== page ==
Students of econometrics who want to learn concepts more deeply are often confronted by the need to know some abstract linear algebra. This is especially the case in econometrics courses that emphasize the mathematical properties of ordinary least squares.
Economic research requires writing documents, and often writing code. How can economists avoid drowning in a mess of different versions? How can they keep everything organized, and keep track of the changes they made? How can coauthors work constructively on the same set of files without going crazy?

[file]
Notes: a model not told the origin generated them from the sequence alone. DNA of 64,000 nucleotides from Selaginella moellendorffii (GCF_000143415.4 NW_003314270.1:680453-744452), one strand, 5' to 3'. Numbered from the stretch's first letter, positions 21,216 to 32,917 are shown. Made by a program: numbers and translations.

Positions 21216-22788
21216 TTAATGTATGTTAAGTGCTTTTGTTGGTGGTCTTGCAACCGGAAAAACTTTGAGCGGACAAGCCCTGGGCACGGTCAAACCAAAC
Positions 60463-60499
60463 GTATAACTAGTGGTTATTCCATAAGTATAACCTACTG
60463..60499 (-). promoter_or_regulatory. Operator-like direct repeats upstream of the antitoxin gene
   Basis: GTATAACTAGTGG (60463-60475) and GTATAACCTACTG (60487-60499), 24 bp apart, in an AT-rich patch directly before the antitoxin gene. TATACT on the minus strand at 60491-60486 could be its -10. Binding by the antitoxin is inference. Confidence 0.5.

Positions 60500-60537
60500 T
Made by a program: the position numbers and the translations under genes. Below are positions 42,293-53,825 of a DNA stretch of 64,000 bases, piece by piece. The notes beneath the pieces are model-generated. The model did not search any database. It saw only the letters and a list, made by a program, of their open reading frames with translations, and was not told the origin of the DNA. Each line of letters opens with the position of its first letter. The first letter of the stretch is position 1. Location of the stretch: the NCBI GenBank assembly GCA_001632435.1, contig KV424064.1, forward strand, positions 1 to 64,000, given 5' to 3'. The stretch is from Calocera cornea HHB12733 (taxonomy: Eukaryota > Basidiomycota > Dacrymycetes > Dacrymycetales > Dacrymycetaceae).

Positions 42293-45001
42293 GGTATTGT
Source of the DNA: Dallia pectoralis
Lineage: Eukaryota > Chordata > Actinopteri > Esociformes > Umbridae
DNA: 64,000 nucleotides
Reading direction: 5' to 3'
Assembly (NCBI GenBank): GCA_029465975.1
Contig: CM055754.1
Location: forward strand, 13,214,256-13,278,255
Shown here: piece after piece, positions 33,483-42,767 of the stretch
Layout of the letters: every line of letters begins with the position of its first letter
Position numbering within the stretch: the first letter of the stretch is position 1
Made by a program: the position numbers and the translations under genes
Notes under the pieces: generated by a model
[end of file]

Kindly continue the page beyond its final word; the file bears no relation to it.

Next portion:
I prepared some notes on demand estimation in industrial organization that survey a selected set of discrete choice models, from multinomial logit to modern Berry, Levinsohn, and Pakes-type methods.
Expect more soon.